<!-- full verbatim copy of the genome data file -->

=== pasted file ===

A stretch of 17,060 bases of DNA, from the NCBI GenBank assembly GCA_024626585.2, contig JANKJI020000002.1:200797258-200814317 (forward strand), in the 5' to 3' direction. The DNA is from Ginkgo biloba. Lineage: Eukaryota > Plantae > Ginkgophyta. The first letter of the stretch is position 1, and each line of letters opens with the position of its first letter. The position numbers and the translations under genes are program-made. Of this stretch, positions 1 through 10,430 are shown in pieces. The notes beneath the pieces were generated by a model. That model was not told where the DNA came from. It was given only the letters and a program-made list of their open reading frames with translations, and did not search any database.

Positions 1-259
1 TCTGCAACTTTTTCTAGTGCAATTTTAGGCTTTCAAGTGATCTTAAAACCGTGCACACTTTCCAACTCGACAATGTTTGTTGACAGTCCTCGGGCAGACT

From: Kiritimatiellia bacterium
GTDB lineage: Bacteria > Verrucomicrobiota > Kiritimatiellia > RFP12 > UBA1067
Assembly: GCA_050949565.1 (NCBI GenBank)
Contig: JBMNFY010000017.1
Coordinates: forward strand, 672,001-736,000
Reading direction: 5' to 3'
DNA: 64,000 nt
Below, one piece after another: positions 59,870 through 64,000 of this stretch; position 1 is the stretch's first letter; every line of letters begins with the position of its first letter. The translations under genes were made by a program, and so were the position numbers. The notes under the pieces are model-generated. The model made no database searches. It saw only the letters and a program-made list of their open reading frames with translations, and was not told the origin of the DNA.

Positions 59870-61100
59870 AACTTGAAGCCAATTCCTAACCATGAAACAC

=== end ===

A stretch of 17,060 bases of DNA, from the NCBI GenBank assembly GCA_024626585.2, contig JANKJI020000002.1:200797258-200814317 (forward strand), in the 5' to 3' direction. The DNA is from Ginkgo biloba. Lineage: Eukaryota > Plantae > Ginkgophyta. The first letter of the stretch is position 1, and each line of letters opens with the position of its first letter. The position numbers and the translations under genes are program-made. Of this stretch, positions 1 through 10,430 are shown in pieces. The notes beneath the pieces were generated by a model. That model was not told where the DNA came from. It was given only the letters and a program-made list of their open reading frames with translations, and did not search any database.

Positions 1-259
1 TCTGCAACTTTTTCTAGTGCAATTTTAGGCTTTCAAGTGATCTTAAAACCGTGCACACTTTCCAACTCGACAATGTTTGTTGACAGTCCTCGGGCAGACT

From: Kiritimatiellia bacterium
GTDB lineage: Bacteria > Verrucomicrobiota > Kiritimatiellia > RFP12 > UBA1067
Assembly: GCA_050949565.1 (NCBI GenBank)
Contig: JBMNFY010000017.1
Coordinates: forward strand, 672,001-736,000
Reading direction: 5' to 3'
DNA: 64,000 nt
Below, one piece after another: positions 59,870 through 64,000 of this stretch; position 1 is the stretch's first letter; every line of letters begins with the position of its first letter. The translations under genes were made by a program, and so were the position numbers. The notes under the pieces are model-generated. The model made no database searches. It saw only the letters and a program-made list of their open reading frames with translations, and was not told the origin of the DNA.

Positions 59870-61100
59870 AACTTGAAGCCAATTCCTAACCATGAAACAC